If you missed Disc 1, Scene 1 then start here.
In Disc 1, Scene 2 we learn more about Alimjan through his interactions with his mother, Xasiyet, at home. Alimjan likes to sleep in while his elderly mother has long been up and working hard. He bitterly complains that she is being unfair to him as she has to keep at him to get up and start the day’s work. That is until she mentions his late father. Alim then flips the switch and begins to talk about an unrealistic amount of work he is going to get done that day. When it comes to another ongoing conversation, however, Alim is not for turning. He has no interest in heeding his mother’s call to “grow up” and finally get married!
Let’s have a look at some of the interesting sentences we find in this scene.
In the opening speech, Alimjan’s mother says this:
.ئاۋۇ ئۇششاق بالىلارنىڭ تالاغا چىقىپ ئويناۋاتقىلى نە ۋاخ
The little boys have long since gone outside to play.
If you have taken an Uyghur language course you will probably have learned that the verb suffix–(g/q)ili followed by a time interval is a way of speaking about the amount of time that has passed since the action took place or started. In this case, the word is newax, which is ordinarily a question word. Here it seems to be used on the sense “who knows how long it has been” or simply “it has been a long time.”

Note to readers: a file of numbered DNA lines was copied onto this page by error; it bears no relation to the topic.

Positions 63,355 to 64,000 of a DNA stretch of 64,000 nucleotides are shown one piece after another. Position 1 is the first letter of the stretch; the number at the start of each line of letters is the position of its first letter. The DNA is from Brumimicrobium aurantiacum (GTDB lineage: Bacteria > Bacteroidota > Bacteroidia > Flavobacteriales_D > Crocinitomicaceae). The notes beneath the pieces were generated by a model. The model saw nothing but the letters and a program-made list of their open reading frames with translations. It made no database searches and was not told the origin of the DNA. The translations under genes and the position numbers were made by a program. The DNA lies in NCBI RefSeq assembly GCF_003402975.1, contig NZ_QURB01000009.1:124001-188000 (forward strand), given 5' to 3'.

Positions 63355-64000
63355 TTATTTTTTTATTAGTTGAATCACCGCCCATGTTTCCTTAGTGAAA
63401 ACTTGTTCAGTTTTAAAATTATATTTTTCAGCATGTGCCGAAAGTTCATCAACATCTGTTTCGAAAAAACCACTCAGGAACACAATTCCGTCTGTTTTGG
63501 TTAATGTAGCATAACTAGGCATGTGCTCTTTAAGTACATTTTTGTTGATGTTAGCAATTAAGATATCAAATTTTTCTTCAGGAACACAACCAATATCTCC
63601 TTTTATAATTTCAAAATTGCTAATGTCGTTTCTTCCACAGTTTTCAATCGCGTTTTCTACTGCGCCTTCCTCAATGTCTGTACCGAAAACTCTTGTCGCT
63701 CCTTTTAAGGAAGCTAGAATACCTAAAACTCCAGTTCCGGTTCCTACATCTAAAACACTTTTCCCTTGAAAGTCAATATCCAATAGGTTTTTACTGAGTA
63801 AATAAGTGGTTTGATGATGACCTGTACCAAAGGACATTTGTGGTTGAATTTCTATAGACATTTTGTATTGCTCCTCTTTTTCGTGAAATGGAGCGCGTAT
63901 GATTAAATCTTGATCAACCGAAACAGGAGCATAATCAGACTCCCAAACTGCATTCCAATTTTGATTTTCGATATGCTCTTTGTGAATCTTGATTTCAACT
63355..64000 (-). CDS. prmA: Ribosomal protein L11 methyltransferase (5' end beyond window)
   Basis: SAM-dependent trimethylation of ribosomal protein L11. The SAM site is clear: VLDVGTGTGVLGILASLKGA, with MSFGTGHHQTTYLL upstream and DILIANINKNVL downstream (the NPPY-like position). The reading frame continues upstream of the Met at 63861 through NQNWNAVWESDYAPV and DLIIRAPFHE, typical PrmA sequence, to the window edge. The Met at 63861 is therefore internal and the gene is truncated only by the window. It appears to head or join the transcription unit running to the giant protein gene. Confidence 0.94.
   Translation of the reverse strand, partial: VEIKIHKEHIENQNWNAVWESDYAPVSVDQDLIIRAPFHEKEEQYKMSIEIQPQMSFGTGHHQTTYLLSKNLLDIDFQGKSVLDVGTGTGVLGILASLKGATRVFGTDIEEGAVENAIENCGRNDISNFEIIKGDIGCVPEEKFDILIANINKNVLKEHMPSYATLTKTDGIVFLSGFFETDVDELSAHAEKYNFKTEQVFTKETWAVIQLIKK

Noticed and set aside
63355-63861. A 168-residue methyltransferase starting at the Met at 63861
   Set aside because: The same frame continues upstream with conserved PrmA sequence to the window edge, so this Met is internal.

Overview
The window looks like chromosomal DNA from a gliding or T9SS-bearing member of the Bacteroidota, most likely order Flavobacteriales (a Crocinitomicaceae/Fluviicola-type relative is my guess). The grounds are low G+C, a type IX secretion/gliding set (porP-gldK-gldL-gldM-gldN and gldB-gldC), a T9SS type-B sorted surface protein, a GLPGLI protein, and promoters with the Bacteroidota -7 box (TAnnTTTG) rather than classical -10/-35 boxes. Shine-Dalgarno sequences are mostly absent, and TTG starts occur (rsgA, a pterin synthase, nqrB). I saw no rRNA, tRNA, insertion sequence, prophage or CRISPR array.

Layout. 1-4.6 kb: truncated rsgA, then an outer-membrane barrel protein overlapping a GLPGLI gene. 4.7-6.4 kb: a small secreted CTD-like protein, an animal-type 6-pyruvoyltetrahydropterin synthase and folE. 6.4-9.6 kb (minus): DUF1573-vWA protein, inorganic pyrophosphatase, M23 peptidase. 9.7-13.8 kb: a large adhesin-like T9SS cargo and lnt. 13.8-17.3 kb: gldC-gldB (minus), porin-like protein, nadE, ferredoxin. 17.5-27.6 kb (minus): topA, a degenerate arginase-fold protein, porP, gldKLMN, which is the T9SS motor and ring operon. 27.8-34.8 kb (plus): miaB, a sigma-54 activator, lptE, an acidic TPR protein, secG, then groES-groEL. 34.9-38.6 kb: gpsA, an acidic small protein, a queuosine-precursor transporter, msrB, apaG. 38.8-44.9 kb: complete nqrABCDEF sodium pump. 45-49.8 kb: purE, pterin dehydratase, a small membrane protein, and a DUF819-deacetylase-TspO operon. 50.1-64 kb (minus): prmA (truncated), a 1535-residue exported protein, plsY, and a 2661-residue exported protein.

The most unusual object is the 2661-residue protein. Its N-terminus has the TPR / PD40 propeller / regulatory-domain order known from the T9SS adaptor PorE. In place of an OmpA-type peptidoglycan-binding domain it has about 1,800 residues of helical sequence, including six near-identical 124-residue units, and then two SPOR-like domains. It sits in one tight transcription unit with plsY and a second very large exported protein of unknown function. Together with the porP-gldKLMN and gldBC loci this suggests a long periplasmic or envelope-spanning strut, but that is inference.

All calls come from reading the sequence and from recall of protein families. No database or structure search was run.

When Xasiyet keeps on trying to get Alim out of bed, he complains:
ۋاي، ۋاي، ۋاي، هە! ئادەمنى ئىشلىتىپ ئۆلتۈرەي دەمدىكىن تاڭ؟
For goodness’ sake! All right! I don’t know – does she want to work a man to death or something?
According to Hemit Tömür’s Modern Uyghur Grammar (pp. 497-498) the particle -kin indicates one of three different areas of meaning, all of which have something to with uncertainty about the matter in view. Followed by the word tang (“I have no idea!”) as it is here, it seems clear Alimjan is exaggerating his complaint by canvassing the possibility that his mother is trying to work him to death!
When Alimjan finally starts to get up, his mother says:
.ئاۋۇ جانىۋارغىمۇ ئۇۋال. ئەتىگەن ئانىسىنى چالا ئەمگەن پېتى
It is bad for that animal too. This morning it hasn’t had enough mother’s milk.
The word pëti here indicates some thing or situation remains in the last known (often unfinished) condition.
Finally, I want to draw attention to the idiom in this line from Xasiyet:
مۇنداق بېشىڭنى ئىچىڭگە تىقىپ يۈرىۋەرسەڭ ھەر قىسما گەپلەر بولىدىكەن بالام
If you go on with your head in the sand like that there will be all kinds of talk, son.
Here the phrase beshingni ichingge tiqip literally means “jamming your head into yourself.” Given the context it seemed best to translate with the English idiom “sticking your head in the sand.”